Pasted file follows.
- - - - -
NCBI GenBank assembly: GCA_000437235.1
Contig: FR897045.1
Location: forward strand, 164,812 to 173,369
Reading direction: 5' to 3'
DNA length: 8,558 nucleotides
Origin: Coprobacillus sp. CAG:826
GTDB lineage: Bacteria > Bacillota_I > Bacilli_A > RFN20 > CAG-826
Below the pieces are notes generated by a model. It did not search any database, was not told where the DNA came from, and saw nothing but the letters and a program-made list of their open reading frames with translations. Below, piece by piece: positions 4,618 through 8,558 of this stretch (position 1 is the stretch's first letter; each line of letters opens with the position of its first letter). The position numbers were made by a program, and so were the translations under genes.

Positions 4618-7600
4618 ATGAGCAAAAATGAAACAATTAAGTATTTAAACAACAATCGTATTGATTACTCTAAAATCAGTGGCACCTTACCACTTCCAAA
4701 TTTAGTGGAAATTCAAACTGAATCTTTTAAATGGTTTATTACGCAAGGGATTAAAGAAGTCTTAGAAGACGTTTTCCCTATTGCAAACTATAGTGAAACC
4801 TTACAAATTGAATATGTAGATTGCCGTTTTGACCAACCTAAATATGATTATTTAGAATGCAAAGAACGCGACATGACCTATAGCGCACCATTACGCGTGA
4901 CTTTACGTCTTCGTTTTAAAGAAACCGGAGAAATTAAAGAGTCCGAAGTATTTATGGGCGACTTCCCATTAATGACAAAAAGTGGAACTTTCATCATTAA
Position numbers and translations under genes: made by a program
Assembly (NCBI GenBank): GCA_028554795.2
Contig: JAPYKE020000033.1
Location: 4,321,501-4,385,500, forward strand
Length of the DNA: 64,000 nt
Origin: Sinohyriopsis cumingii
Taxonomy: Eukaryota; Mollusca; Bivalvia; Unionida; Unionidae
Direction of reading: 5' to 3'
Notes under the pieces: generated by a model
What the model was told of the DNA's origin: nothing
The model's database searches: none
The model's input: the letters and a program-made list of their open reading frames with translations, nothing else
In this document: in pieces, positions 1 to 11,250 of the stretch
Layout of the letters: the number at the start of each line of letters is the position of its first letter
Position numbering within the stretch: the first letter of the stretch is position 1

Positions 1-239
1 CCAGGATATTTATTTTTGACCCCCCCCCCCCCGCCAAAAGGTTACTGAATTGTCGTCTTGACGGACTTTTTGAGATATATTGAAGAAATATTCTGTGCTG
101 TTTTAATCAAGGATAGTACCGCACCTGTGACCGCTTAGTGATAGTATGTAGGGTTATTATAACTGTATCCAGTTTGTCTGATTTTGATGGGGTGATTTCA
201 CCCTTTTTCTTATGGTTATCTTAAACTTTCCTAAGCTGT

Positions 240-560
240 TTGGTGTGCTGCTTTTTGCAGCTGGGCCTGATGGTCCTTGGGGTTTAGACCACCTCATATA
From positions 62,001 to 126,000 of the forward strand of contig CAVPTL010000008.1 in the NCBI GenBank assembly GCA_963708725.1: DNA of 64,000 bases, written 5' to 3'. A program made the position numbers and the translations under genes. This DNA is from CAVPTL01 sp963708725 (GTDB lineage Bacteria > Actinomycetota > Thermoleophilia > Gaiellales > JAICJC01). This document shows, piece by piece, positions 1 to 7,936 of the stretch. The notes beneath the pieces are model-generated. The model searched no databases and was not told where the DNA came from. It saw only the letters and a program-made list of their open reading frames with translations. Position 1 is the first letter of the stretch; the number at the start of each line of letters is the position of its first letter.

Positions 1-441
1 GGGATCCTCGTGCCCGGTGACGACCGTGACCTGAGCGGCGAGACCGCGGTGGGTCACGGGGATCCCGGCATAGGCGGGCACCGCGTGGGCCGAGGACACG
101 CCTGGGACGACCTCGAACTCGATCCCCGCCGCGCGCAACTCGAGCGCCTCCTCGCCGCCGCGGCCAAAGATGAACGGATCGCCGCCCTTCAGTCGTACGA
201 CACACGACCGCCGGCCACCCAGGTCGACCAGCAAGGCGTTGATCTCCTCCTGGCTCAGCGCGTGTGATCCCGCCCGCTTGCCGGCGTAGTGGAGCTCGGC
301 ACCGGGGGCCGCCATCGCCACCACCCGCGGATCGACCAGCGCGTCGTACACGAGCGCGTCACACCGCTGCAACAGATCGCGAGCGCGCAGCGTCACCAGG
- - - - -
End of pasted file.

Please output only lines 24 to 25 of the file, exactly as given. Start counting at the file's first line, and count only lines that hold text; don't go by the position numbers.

The model's database searches: none
The model's input: the letters and a program-made list of their open reading frames with translations, nothing else